Despite their absolutely adorable name, the Mermaidens epitomize the gritty, hypnotic, kickass sound you always knew you needed but never had the guts to try.
They've been around for a few years, and their style is just… so fricken cool. There’s no other way to describe it. The band consists of three talented musicians: Gussie Larkin, Lily West, and Abe Hollingsworth. In 2014 they debuted their first EP, and in 2016 their album Undergrowth was released to critical acclaim, and resulted in the band signing on to Flying Nun records.
Last year was big for them. The Mermaidens released their album Perfect Body and opened for Lorde’s Melodrama tour in Dunedin.
Jess Thompson Carr had a chat with Gussie about the band’s material and development as a powerful creative unit.
Perfect Body is such a stunning album, can you tell me a bit about the inspiration and creation behind the record?
It’s kind of hard to remember now haha, we’ve been so absorbed with our new material. We recorded Perfect Body over a few months, the year before it was released. It was kind of written as one body of work, which was a really different way of working for us because previous albums have consisted of songs we’ve been playing for years. It was really nice to focus on one world, and the themes and sounds that made up that world.
How long did it take you to make the complete album?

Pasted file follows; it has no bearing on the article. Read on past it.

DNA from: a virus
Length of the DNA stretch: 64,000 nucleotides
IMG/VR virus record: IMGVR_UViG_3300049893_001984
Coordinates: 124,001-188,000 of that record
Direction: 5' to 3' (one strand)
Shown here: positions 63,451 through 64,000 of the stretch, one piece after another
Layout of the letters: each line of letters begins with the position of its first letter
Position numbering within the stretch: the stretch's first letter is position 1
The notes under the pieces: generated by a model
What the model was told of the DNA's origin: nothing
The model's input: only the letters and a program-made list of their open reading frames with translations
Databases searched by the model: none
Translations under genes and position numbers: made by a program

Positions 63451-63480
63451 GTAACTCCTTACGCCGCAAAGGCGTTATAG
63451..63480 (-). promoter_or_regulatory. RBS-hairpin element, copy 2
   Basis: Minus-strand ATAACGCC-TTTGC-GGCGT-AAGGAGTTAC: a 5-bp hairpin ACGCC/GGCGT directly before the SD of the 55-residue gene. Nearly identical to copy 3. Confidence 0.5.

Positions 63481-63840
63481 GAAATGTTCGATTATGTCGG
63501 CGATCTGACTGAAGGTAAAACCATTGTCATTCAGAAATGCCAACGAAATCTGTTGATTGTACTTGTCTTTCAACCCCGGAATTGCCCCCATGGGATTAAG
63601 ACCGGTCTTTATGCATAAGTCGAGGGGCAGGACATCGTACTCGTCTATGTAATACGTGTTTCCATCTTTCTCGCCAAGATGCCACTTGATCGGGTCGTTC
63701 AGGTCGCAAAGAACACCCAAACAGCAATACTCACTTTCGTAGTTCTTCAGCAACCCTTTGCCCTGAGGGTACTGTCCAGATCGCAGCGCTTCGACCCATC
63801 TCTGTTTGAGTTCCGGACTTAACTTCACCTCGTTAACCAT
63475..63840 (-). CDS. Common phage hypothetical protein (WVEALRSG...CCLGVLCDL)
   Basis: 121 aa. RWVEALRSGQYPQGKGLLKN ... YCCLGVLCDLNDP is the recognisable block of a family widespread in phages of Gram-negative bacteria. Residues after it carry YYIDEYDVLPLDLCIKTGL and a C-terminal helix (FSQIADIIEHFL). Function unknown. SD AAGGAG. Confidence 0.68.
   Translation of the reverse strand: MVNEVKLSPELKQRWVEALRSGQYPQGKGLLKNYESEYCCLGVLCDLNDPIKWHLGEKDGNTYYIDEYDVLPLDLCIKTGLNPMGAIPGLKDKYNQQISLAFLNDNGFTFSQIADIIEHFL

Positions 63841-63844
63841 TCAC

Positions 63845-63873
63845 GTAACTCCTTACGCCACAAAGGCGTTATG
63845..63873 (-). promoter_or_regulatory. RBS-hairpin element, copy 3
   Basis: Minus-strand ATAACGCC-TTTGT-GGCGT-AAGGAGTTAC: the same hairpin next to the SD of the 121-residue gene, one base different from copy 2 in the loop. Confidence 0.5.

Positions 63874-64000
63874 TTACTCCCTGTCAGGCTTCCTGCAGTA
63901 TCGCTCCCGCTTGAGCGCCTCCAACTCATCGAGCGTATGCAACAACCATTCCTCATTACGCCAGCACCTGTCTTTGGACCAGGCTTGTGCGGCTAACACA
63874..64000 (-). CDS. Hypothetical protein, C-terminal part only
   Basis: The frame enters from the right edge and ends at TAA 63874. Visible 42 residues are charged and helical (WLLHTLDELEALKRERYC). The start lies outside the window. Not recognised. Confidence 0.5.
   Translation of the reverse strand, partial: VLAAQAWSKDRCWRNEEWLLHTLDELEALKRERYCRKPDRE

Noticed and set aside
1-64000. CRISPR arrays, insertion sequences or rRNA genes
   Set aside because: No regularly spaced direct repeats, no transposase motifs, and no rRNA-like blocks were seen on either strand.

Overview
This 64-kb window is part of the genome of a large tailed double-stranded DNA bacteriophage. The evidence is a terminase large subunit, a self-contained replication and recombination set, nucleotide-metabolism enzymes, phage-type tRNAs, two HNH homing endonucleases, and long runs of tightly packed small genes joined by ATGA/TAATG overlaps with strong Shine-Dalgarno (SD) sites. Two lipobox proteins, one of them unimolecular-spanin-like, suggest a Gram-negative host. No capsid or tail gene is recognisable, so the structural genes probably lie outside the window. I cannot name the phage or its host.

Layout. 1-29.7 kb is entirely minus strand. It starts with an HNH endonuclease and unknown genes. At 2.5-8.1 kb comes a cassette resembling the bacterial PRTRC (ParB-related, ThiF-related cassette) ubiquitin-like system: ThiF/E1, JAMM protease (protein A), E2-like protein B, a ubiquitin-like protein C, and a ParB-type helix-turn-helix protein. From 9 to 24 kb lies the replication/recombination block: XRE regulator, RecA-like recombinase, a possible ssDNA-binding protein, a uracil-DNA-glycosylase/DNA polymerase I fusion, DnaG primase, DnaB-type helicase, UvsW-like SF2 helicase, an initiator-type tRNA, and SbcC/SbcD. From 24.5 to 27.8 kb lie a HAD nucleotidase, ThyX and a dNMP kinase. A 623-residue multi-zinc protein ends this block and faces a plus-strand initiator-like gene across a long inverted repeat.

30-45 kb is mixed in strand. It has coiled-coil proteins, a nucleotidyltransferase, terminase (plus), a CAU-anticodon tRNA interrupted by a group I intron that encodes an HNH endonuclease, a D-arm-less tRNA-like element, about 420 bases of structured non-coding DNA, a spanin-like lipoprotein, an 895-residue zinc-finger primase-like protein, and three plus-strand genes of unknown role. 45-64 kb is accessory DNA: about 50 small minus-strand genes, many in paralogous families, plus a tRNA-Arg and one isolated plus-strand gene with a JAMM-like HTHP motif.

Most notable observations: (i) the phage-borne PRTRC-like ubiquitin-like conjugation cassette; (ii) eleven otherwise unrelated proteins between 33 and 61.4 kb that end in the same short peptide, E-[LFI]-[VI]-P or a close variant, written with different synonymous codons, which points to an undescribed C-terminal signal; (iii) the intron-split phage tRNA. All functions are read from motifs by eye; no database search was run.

I guess a lot of the songs had been floating around for years, but the matter of putting them together took about 4 months. It was cool to have that time to reflect.
How do you feel about the record you made last year as opposed to the music you are making now? Has there been a lot of development/change?
I feel like every piece of music I put out is kind of what’s happening at the time of recording it. My level of technical skill and what I’ve been listening to has a lot of influence. And what we are making now I think will really surprise people. We’ve really got intentions with the criteria the songs have to fulfill. We’ve actually got 5 different words and each song has to have an element of those criteria, which is a fairly formal way of working. As an organised person I quite like that. The stuff we’re working on right now is more pop-y and we’ve trimmed the fat quite a bit. More hooks, but still pretty weird…
When can we expect to hear your new work?
We’ll be finished tracking by the end of July, but then there’s mixing and getting the records made so I think this summer will involve releasing music and hopefully doing lots of shows. Then next year around May or June I think you can expect our new album!
We hope you’ll come back to perform in Dunedin sometime…?
We’ve had really good experiences in Dunedin and the South Island in general has been really good to us!
What is your opinion on the New Zealand music scene?
It’s a bit of a rabbit hole that question… I’m learning more and more about the music industry in general. The music business can be a real struggle to get your head around. It can be pretty frustrating seeing what trends people can latch on to in music and I’m really trying to stay away from it all because it can be really distracting… Spotify and media-wise… we do have a really special music industry. It’s so far removed from the epicness from the US and UK… we can go off and do our own thing here. On one hand it’s kind of a curse we don’t have that level of professionalism, but on the other there’s more freedom. Just get your mates and go make some music, y’know?